Going back in time to better understand the future is what scientists from Princeton University have done recently. They recovered 1 million years old ice samples from Antarctica. Ice that preserved ancient air and climate information in from of tiny bubbles. Their research results have been published last month in the journal PNAS (Proceedings of the National Academy of Sciences) providing a snapshot of the climate in the past.
A new book gives an overview of the current state of research and of research gaps concerning litter in our oceans: “Marine Anthropogenic Litter” will be released by Springer-Verlag as an Open Access publication in June 2015. The editors, Melanie Bergmann and Lars Gutow from the Alfred Wegener Institute, Helmholtz Centre for Polar and Marine Research (AWI) and Michael Klages from the University of Gothenburg’s Sven Lovén Centre for Marine Sciences, brought together experts from around the globe to contribute to the book. Estimates of the amount of litter in the world’s oceans, its distribution, effects on humans and biota, and prevention strategies are just some of the complex topics addressed in the book’s 16 chapters.
The Ross Ice Shelf, a thick, floating tongue of solid ice the size of Spain, is the biggest of the many such barriers that ring Antarctica and keep its ice sheets from sliding into the sea. Yet the shape of the sea floor beneath—a critical factor in how fast the shelf might melt—is virtually unknown. The ice keeps sonar-carrying ships out, and the water beneath it blocks radar. “It's the least known piece of ocean floor on our planet,” says Robin Bell, a geophysicist at Columbia University's Lamont-Doherty Earth Observatory in Palisades, New York.
The race for the South Pole between Roald Amundsen and Robert Falcon Scott is one of the most legendary and tragic stories in polar history. Even today, new testimonies and historical artefacts of the Terra Nova expedition are found. They give a better insight into the events leading to the drama as well as showing the circumstances and environments endured by the men of the expedition. Recently, a new set of 52 negatives has been discovered, but which will come under the hammer of an auctioneer soon.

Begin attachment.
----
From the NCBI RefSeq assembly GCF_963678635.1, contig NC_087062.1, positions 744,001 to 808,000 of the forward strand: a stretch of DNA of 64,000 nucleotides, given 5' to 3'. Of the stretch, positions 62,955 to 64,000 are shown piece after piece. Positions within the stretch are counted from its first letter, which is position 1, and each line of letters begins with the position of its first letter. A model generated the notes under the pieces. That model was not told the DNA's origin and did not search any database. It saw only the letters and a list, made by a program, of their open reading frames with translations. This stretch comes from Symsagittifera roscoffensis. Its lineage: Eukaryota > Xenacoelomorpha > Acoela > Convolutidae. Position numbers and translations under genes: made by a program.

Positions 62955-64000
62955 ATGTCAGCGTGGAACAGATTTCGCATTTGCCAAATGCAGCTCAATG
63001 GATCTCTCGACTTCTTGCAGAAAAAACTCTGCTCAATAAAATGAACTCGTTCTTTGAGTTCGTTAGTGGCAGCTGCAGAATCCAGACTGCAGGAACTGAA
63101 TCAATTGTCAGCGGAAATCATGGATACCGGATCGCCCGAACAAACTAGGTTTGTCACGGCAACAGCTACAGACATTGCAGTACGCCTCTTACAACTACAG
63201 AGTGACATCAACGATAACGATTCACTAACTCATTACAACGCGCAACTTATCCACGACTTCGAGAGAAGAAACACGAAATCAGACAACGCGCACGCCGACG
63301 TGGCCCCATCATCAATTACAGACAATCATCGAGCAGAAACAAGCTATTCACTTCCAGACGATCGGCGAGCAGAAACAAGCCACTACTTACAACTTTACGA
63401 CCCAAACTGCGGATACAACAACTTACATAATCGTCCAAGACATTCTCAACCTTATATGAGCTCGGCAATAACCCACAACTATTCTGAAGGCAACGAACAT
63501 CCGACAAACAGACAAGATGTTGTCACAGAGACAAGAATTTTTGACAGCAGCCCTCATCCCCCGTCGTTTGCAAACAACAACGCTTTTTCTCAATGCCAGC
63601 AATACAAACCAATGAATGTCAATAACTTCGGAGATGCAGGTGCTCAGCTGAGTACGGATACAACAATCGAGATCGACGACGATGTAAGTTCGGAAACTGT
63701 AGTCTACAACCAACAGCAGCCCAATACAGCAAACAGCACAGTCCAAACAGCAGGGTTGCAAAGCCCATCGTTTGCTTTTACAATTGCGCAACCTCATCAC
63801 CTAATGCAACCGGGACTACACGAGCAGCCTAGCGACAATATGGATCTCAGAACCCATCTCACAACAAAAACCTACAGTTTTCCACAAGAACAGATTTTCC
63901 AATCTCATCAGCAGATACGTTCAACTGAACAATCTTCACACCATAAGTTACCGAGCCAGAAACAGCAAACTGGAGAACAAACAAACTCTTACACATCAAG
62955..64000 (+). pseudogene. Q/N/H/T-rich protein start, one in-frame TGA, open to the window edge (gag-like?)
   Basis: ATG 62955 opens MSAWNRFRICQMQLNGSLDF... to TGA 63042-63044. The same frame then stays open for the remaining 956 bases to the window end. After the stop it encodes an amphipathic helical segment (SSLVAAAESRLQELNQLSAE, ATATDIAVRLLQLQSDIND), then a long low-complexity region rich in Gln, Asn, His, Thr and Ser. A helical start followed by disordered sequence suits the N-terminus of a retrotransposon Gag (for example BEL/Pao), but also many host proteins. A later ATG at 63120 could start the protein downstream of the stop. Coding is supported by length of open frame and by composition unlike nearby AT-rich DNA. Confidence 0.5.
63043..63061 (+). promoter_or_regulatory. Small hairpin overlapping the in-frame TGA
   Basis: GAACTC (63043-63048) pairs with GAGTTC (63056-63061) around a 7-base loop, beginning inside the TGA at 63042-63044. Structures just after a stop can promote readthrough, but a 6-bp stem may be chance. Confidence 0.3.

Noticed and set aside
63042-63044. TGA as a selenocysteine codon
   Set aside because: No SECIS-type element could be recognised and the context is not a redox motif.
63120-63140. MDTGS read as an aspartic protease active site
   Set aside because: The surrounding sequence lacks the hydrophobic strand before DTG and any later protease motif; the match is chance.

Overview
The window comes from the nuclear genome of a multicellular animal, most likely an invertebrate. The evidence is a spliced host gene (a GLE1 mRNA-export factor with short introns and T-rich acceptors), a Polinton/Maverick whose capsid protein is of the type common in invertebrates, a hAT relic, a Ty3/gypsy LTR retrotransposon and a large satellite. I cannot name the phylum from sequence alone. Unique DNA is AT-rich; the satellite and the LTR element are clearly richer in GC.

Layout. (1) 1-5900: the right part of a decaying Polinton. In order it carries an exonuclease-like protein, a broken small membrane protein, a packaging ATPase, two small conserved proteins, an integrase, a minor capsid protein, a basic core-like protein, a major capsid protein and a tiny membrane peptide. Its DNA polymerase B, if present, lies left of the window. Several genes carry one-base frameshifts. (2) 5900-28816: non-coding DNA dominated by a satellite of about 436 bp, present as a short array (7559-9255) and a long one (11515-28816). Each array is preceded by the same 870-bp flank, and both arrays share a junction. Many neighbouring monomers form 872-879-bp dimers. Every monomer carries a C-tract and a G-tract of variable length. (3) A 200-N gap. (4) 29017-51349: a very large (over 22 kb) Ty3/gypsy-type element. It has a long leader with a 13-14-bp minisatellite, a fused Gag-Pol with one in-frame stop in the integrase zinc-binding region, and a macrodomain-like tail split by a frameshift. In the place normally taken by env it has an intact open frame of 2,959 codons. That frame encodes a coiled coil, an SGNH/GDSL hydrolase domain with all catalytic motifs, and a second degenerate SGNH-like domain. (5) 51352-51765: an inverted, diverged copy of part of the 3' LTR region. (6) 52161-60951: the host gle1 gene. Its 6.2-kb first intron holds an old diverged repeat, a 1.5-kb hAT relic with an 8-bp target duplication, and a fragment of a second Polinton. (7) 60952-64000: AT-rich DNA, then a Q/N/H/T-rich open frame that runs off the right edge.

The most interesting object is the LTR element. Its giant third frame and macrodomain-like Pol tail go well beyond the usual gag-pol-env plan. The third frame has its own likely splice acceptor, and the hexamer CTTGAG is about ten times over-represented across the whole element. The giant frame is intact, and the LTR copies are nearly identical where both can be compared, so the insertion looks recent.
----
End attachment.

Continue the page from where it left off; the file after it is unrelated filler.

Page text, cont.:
Russia had announced the construction of a new generation of nuclear icebreakers in 2009. The first icebreaker had been laid down in 2013 and is scheduled for commission in 2017. Now, the second ship, named Sibir, has been keel-laid in Murmansk on May 26. A number of high-ranking officials were present at this occasion.
A group of 58 experts met in Hobart mid-May to discuss strategies for future operations in Antarctic waters as sea-ice cover increases and strengthens in parts of Antarctica.
The Russian Far East regions are among the most remote areas in the world. Transportation means are limited due to the vastness and distances of the region. However, at a meeting of the Russian Academy of Science the head of the Russian Railways, Vladimir Yakunin presented ideas to change that.
Australian scientists have created a “future ocean” under the Antarctic sea ice to measure the impact of ocean acidification on seafloor communities.
Antarctic marine scientists who have been eavesdropping on the world’s largest creature, the blue whale, have detected individuals singing from almost 750 km away. The researchers, part of a six week Australia-New Zealand Antarctic Ecosystem Voyage on the RV Tangaroa to the Southern Ocean returned to Wellington, New Zealand on March 11.